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Today’s post takes us from Port Colborne to Cleveland.

I’ll do another post about the MRC yard later.  You can click here to see what these two looked like last year.

Algorail is nearly gone and work has already begun on Algoway.

At the Buffalo breakwater, Kathy Lynn was standing by with barge to receive concrete rubble, I think.

NACC Argonaut departs the Buffalo River for Bath, ON.

Manitoulin heads west.

Paul L. Luedtke tows scow #70. Is that Ashtabula in the background?

GL Cleveland assists barge Delaware out of the Cuyahoga…

until Calusa Coast clears the RR bridge and Cleveland returns to the barn.

 

 

All photos Will Van Dorp

 

Here are the previous 8 installments.

We’ll start just north of Belle Isle and move north for these. From l to r, it’s Kimberly Anne and Andrew J, both sailing for Dean Marine & Excavating.

 

Near Sarnia and in front of the refinery that creates its product, McAsphalt Transportation’s Everlast lies at the dock.  Previous Everlast photos show her in locations as far east and downstream as Montreal. Here’s a bit of history on McAsphalt.  Want more here on the history of usage of asphalt, bitumen, or as Noah the boat builder called it, tar and pitch?  And want to get really nerdy “good news” about the evolution of asphalt road building and McLeod’s contribution published in Asphalt: The magazine of the Asphalt Institute , click here.

Venturing farther north and along the east side of Nebbish Island, it’s a fish tug.  Anyone know the name?

Farther upstream and hauled out, this tug appears to have Soo as the first part of its name, but I can’t make it all out.

Over on the Canadian side in the city of Sault Ste Marie, these boats appear to be floating for the duration.

On the US side of the Soo, it’s Rochelle Kaye and Kathy Lynn, both of Ryba Marine from the lower peninsula.

Beside the Bushplane Museum, it’s the Purvis Marine yard, beginning with large Norwegisn-built tug Reliance.

On the other side of the building is a menagerie of other tugs, including Avenger IV and W. I. Scott Purvis.

Wilfred M. Cohen, with some inside and out built in the US, lies along the pier.  Cohen previously appeared here.

All photos by Will Van Dorp, who has the luxury of staying indoors today.

Click here for previous photos that come here by way of barrel.  The September 1944 tug Wilmington

1USACE TUG WILMINGTON - FIXED

is now Kathy Lynn.

2USACE TUG WILMINGTON FACT SHEEET

Dredge Hoffman was built in 1942 and

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retired in 1983 . . . I guess that means scrapped.

4USACE HOFFMAN

Clatsop was launched in 1908, then called

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Sandpilot, and was scrapped in 1950, before I was born.

6USACE DREDGE CLATSOP

Delano Deland was 1919 built, but was transferred to

7USACE TUG DELAND PHILADELPHIA DISTRICT TRAVELING THRU THE C&D - FIXED

the USAT and I’ve found no further trace.  Anyone have any ideas?

8USACE TUG DELAND FACT SHEET

Many thanks to barrel, who’s sent me more photos like this, and I’ll get around to posting them.

 

So let’s start with June 2014 at the north end of the Oswego Canal . . . that’s Kathy Lynn way in the distance to the left.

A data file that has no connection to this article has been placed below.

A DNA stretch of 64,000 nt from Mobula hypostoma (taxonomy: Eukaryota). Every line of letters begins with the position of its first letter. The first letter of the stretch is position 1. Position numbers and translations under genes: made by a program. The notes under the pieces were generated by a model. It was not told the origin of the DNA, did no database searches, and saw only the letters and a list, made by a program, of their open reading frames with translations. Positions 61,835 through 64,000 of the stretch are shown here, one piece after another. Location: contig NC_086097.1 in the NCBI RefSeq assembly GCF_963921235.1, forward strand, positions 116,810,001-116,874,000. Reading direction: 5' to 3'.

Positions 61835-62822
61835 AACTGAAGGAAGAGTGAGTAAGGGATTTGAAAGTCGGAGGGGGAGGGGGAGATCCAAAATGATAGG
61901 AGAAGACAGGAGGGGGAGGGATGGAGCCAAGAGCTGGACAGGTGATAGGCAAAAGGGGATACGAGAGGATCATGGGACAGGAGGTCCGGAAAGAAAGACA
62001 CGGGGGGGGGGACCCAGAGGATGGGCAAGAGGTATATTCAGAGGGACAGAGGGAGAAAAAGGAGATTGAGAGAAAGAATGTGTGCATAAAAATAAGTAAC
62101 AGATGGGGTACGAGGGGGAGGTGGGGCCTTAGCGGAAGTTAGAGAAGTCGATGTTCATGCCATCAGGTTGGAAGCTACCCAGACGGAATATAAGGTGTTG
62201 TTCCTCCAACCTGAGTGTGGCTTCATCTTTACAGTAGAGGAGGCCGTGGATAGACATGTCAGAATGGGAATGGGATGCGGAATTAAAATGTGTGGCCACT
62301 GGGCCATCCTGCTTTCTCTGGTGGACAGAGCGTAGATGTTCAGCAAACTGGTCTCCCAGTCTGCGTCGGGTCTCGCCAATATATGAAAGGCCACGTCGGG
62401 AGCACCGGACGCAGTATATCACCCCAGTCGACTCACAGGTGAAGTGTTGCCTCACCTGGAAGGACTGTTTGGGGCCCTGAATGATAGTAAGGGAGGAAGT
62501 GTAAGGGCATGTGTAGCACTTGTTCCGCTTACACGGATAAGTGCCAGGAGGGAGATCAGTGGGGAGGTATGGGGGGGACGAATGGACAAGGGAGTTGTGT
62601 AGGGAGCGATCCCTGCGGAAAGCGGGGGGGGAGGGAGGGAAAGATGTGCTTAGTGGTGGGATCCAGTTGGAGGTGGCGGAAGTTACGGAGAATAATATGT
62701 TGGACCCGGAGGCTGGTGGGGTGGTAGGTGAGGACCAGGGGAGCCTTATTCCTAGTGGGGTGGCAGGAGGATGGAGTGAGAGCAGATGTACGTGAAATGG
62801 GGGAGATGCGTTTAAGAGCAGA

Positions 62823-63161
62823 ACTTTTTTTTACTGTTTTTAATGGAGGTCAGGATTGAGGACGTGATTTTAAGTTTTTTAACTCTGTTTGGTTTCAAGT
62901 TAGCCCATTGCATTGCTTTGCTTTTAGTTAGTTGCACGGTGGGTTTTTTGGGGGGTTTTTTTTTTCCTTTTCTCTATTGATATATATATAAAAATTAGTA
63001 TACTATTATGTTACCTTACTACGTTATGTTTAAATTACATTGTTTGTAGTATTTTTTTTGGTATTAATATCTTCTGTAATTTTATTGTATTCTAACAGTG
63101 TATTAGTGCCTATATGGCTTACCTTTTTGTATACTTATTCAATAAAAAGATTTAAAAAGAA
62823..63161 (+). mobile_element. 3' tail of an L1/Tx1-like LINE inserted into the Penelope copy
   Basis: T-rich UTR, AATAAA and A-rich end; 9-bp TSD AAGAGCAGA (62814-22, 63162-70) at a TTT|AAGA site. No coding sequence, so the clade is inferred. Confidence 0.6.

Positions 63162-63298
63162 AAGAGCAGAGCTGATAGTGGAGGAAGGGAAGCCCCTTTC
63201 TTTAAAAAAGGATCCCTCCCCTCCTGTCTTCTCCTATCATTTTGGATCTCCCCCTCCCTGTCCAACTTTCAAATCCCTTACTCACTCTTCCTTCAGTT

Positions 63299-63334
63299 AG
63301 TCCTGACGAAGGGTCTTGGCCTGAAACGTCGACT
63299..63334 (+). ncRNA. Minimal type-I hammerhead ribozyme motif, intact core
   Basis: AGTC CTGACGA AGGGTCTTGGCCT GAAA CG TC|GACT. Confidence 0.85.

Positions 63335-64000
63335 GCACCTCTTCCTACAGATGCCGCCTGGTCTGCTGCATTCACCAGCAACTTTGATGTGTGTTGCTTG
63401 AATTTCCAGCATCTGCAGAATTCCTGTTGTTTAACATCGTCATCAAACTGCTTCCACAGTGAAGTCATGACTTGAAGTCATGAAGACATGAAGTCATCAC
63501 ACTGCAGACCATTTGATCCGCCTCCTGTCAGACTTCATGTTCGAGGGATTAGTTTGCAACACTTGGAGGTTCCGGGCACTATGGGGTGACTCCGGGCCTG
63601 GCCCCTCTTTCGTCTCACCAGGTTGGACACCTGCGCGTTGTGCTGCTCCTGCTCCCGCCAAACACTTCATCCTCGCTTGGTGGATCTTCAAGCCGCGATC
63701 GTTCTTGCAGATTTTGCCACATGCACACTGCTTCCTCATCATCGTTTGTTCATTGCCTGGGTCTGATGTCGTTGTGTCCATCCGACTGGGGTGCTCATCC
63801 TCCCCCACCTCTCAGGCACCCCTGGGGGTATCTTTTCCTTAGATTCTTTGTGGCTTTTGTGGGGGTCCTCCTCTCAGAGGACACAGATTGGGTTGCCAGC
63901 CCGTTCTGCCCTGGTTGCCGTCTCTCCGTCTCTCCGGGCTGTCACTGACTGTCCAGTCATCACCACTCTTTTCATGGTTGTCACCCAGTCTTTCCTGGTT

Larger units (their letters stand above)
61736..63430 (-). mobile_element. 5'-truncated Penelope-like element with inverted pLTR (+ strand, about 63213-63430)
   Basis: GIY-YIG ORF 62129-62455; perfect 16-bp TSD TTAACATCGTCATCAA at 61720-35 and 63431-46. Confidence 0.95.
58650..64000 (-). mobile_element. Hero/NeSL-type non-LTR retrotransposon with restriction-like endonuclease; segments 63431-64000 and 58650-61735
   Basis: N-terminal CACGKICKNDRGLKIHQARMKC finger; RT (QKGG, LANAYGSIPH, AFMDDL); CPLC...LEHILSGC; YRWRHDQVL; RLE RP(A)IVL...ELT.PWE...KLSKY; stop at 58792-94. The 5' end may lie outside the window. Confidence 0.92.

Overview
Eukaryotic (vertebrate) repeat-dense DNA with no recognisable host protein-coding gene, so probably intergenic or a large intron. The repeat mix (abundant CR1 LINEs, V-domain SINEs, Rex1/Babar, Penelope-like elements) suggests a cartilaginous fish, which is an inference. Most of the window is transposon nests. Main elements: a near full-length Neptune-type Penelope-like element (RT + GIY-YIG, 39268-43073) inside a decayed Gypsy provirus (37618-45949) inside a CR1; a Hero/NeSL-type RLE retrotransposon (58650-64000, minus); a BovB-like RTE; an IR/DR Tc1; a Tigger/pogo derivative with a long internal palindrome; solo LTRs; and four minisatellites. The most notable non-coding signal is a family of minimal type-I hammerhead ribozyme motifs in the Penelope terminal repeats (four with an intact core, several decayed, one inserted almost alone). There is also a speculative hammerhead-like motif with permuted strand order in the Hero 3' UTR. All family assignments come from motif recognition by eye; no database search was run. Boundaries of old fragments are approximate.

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Port of Oswego also sees its share of international tugs . . . Wilf Seymour (ex-M. Moran) here with the multifunctional barge Alouette Spirit is Canadian.

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That diagonally mounted grate on the bow of the barge is a ramp to allow RORO use.

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Wm. Donnelly is . . .

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a D. A. Collins tug, and  . . .

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also working on the Amsterdam dam (!) is an Arundel Marine tug called Sarah Leanne.

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Collamore . . . I can find nothing about.

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Here northbound on the Hudson while I was behind a dirty window . . . that may be HR Bass (scroll through) passing Peebles Island.

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And for the last photo today, enjoy another of Margot, here housedown as she leaves Lock 19 eastbound.

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All photos by Will Van Dorp, who’s thrilled to be back where his upstate roots are.

 

No . . . it’s not a disease or a euphemism for profanity.  It’s many places, one of which is marked by this lighthouse in Oswego.  All these photos were taken since Tuesday in Oswego, a place I previously wrote about here last year after watching a drill that involved swimming from and to a helicopter.

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See the light to the right here along the horizon, a light younger than Urger.

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Last year’s drills involving drones have already made their way into kids’ murals!

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The mouth is the port of entry for Metalcraft Marine vessels making their way into various US ports.

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Some vessels I was free to watch enter the port, but others

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went by and I couldn’t follow until later, when they were really

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behind and beyond

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reach.  The tug here is Everlast.  If you were at the canal mouth this morning–or any other time–and caught a close-up, side view of Everlast pinned or–even better–light, kindly send along some photos.

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All photos this week by Will Van Dorp, whose access to wifi is still a challenge.

 

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